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The Heligan Loop - Pentewan, Heligan, Mevagissey - 6½ miles
Because much of this walk is on a cycle trail, it’s a relatively easy one.  It’s also a surprisingly quiet one as cyclists don’t seem to have found the trail extension to Mevagissey yet, and my route, for the first mile, along the Pentewan Valley Trail, mostly avoids the cycle track.  Pentewan itself is well worth exploring so I recommend starting and finishing at the redundant sea lock, fascinating in itself.  There are just three short stretches of road – a couple of hundred yards in Pentewan, 100 yards on the footway along the St. Austell road, and less than a quarter mile in Mevagissey.  The cycleway that you use from the St. Austell road to Mevagissey is well made and good to walk on.  It starts with an easy 250 foot climb through the delightful broadleaf woodland - including holm oak and sweet chestnut - of New Road Plantation.  At the very top, at around 300 feet, look out for the fascinating barns of Peruppa Farm on your left.  Half-a-mile after Peruppa, a track goes right to Heligan Garden.  If you feel like making a visit there, it may only be a quarter mile each way but you will need half a day to do the garden justice.  Before the track descends more steeply to Mevagissey, there are delightful views over the wooded Heligan Valley below.  The Coast Path back to Pentewan is of only moderate difficulty.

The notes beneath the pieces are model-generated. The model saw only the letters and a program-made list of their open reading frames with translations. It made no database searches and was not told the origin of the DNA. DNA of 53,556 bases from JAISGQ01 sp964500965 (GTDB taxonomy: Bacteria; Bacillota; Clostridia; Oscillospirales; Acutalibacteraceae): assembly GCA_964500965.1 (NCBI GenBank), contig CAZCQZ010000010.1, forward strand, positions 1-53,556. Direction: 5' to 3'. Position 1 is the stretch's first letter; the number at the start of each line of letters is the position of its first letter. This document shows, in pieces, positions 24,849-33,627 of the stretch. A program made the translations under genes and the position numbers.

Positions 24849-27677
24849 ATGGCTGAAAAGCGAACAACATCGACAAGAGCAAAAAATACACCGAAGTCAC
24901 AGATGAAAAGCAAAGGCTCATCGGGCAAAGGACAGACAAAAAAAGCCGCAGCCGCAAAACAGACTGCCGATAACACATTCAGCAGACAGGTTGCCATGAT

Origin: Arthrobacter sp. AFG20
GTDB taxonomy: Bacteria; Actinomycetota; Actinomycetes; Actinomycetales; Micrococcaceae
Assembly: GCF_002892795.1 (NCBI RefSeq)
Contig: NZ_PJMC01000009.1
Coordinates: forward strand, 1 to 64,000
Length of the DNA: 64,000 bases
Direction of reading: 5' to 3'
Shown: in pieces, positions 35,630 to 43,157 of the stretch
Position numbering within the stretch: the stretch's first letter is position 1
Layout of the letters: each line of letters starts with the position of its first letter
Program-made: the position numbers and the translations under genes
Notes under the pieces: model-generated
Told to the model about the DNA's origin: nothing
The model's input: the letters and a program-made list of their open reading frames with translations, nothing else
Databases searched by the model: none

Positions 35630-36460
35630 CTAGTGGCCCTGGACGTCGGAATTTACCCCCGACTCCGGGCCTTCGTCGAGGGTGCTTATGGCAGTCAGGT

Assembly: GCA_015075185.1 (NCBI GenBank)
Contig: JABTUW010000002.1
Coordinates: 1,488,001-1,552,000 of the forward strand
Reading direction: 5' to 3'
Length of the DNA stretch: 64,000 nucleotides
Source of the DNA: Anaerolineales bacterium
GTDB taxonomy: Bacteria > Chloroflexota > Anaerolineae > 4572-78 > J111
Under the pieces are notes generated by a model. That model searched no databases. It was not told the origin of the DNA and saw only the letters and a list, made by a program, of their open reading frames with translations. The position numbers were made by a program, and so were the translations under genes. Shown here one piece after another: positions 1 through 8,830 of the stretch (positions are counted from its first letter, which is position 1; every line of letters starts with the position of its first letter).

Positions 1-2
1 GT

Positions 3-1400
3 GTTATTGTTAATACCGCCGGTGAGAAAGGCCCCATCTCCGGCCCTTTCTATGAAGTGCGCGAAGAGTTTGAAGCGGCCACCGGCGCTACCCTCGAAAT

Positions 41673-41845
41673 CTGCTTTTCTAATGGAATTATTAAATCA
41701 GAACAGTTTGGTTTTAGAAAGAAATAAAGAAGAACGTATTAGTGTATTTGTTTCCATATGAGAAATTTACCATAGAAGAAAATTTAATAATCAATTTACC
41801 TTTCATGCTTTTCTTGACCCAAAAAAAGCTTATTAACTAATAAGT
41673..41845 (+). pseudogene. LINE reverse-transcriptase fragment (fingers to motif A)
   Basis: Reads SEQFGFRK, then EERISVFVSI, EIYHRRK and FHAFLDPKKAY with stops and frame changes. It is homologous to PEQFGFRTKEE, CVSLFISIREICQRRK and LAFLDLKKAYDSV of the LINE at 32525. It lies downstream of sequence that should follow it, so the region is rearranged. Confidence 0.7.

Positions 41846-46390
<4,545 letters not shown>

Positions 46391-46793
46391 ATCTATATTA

Oliver's Diary  -   Route Directions  -  Interest along the way
Mevagissey Harbour from Middle Wharf
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The Heligan Loop - Oliver's Diary
I know both Pentewan and Mevagissey quite well, favouring the former by far over the latter.  I have also walked all the Clay Trails several times, including Pentewan to Wheal Martyn before its northern section had been completed.  It was my late map-making friend Ernie Biddle who told me about the new cycle trail from the Pentewan Valley Trail to Heligan and Mevagissey.  So when, in August 2010, I spotted it while walking on the Clay Trail from Pentewan to Wheal Martyn, I decided to return to it for my next walk.  As it is a round walk, starting and finishing on the coast, in due course it will become also one of my Coastal Round Walks.  For the time being, as it includes a short stretch of Clay Trail, and is waymarked as a ‘Coast and Clay Trail’, I am happy to include it on my Clay Trails page.  I enjoyed the stretch to Mevagissey more than I expected.  Although it is part of both the Cornish Way and National Cycle Network Route 3, it seems as yet to be little used.  All I encountered were dog walkers and one couple on bikes.  Reaching Mevagissey, I discovered that I had left my sandwiches on a wall by the St. Austell road.  A poor pasty had to suffice for lunch.  To my amazement, and pleasure, the sandwiches were still there when I drove by on my way home.
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The Heligan Loop - Route Directions
This walk also appears on my Coastal Round Walks page.
Detailed route directions include some grid references where it is felt thay might be helpful, particularly to those carrying GPS as well as map.  Click here for full route directions in easily printable .pdf form